• The Grey King by Susan Cooper (9)
  • Silver on the Tree by Susan Cooper (9)
  • The River of No Return by Bee Ridgway (8)
  • American Gods by Neil Gaiman (9)
  • Cloud Atlas by David Mitchell (10) (yep, read it again)
  • The Shipping News by Annie Proulx (10)
  • My Grandmother Told Me to Tell You She's Sorry by Frederik Backman (9)
  • The Awakening of Miss Prim by Natalia Fenollera (10) (yep, read this one again too)
  • What a Plant Knows by Daniel Chamovitz (8)
  • The Angel's Game by Carlos Ruiz Zafon (9)

Pages Read in 2015

In 2015, I read a fair number of great books with a few duds thrown in for flavor. I quit reading the truly awful ones, and I won't even add those to the list, but everything I finished gets a place on the list. On this list, I'll add my own rating in parentheses after each one; a 1 is awful and a 10 is pretty much one of the best books I've ever read. Anything 8 or higher is HIGHLY recommended.


  • Don't Let Me Go by Catherine Ryan Hyde (1)
  • In Falling Snow by Mary-Rose MacColl (8)
  • Ophelia and the Marvelous Boy by Karen Foxlee (8)
  • Station Eleven by Emily St. John Mandel (10) (you MUST read this book)
  • City of Lost Souls by Cassandra Clare (6)
  • City of Heavenly Fire by Cassandra Clare (6)
  • All the Pretty Horses by Cormac McCarthy (9)
  • The Dead in their Vaulted Arches by Alan Bradley (7)
  • Murder on the Ile Sordou by M. L. Longworth (7)
  • The Book of Fires by Jane Borodale (8)
  • The River Wife by Jonis Agee (6)
  • The Magician's Book by Laura Miller (8)
  • The Cleaner of Chartres by Sally Vickers (7)
  • Procession of the Dead by Darren Shan (4)
  • The Anatomy Lesson by Nina Siegal (7)
  • The Commoner by John Schwartz (7)
  • Tomorrow There Will Be Apricots by Jessica Soffer (7)
  • Savage Girl by Jean Zimmerman (5)
  • Butterflies in November by Audur Olafsdottir (9)
  • The Storied Life of A. J. Fikry by Gabrielle Zevin (10) (you MUST read this one too)
  • All the Light We Cannot See by Anthony Doerr (10) (READ it)
  • Gone Girl by Gillian Flynn (2)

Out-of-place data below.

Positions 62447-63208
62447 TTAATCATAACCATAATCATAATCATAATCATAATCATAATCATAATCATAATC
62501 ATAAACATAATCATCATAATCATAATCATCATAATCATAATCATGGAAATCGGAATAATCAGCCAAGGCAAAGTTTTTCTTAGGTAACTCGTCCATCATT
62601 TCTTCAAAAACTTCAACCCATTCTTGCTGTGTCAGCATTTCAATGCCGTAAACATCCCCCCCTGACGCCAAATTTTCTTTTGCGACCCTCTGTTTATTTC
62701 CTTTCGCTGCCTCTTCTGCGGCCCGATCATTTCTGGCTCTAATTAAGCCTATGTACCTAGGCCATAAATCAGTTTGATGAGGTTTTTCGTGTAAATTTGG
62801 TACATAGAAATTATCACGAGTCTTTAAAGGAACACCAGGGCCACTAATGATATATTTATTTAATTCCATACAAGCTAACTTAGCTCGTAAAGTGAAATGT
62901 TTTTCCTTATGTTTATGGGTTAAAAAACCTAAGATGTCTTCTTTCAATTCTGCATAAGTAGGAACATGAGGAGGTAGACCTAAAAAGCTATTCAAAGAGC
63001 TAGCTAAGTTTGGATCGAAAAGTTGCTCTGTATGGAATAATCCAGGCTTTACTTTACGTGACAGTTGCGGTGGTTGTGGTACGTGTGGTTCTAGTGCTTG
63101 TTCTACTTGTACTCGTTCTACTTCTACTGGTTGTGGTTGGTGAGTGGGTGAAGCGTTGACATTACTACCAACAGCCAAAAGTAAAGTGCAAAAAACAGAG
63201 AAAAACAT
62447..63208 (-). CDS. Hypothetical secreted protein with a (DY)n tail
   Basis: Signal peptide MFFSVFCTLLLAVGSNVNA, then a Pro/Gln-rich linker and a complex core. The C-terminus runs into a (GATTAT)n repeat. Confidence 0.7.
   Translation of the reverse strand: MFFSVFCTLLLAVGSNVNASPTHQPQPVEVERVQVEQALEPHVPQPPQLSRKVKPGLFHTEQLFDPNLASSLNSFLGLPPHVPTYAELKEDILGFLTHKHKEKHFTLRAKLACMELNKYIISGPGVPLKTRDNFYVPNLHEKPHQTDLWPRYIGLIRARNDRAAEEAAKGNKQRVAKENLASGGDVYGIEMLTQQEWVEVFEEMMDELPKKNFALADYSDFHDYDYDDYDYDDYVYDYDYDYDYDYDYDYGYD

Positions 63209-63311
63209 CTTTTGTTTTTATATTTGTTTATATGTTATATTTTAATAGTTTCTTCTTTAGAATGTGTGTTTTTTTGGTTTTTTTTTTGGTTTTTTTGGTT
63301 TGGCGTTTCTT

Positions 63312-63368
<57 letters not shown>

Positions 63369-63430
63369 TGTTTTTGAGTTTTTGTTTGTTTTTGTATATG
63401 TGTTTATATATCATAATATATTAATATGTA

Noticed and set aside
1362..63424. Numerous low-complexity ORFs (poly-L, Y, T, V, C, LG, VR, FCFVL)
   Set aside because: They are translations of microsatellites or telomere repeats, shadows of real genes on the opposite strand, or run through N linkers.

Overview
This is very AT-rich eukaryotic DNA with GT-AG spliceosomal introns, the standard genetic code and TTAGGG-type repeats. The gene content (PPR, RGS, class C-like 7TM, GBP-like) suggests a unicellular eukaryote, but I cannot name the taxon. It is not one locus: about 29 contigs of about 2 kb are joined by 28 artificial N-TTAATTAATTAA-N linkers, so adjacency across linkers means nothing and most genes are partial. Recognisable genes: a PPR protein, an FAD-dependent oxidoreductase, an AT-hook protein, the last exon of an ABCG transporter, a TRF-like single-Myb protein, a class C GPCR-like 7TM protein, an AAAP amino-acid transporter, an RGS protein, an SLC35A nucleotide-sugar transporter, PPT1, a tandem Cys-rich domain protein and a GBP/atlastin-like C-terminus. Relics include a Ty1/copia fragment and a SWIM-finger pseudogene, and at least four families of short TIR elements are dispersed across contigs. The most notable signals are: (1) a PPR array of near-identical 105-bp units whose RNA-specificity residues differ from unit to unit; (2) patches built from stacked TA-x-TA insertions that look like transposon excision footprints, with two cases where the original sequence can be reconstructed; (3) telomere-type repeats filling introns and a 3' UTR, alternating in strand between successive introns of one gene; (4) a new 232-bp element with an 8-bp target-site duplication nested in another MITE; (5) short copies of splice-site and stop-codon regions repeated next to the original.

• Postcards from a Dead Girl by Kirk Farber (3)
  • Peaches for Father Francis by Joanne Harris (7)
  • The Last Runaway by Tracy Chevalier (6)
  • The Yiddish Policeman's Union by Michael Chabon (4)
  • Chocolat by Joanne Harris (10) (I re-read this book every year. That's how much I love it.)
  • The One and Only Ivan by Emily Giffin (9)
  • Iceland by Betsy Tobin (5)
  • Wonders of the Invisible World by Patricia McKillip (8)
  • Far from the Madding Crowd by Thomas Hardy (10)
  • Meeting the English by Kate Clanchy (5)
  • The Fifth Heart by Dan Simmons (7)
  • Journal of a UFO Investigator by David Halperin (5)
  • Flight Behavior by Barbara Kingsolver (8)
  • The Bookman's Obsession by Charles Lovett (6)
  • The Tower, the Zoo, and the Tortoise by Julia Stuart (10) (one of my favorite authors)
  • As Chimney Sweepers Come to Dust by Alan Bradley (7)
  • The Bone Clocks by David Mitchell (10) (mind bending and amazing)
  • Animal Vegetable Mineral by Barbara Kingsolver (9) (non-fiction)
  • The Pilgrims by Will Elliott (7)
  • The Blood of Olympus by Rick Riordan (7)
  • Orphan Train by Christina Kline (5)
  • Story of Land and Sea by Katy Smith (6)
  • The Technologists by Matthew Pearl (5)
  • When the Doves Disappeared by Sofi Oksanen (8)
  • A Darker Shade of Magic by V. E. Schwab (9)
  • Shadow by Will Elliott (5)
  • River of No Return by Bee Ridgway (8)
  • South of Superior by Ellen Airgood (7)
  • Emma, a Modern Retelling by Alexander McCall Smith (6)
  • The Brief Wondrous Life of Oscar Wao by Junot Diaz (4)
  • Gretel and the Dark by Eliza Granville (8)
  • When We Were Animals by Joshua Gaylord (7)
  • H Is for Hawk by Helen MacDonald (7)
  • The Strangler Vine by M. J. Carter (6)
  • We Are Pirates by David Handler (5)
  • The Alchemist by Paolo Coehlo (7)
  • Arcadia by Lauren Groff (8)
  • The 100 Year Old Man Who Climbed Out a Window and Disappeared by Jonas Jonasson (10) 
  • The Age of Miracles by Karen Walker (9)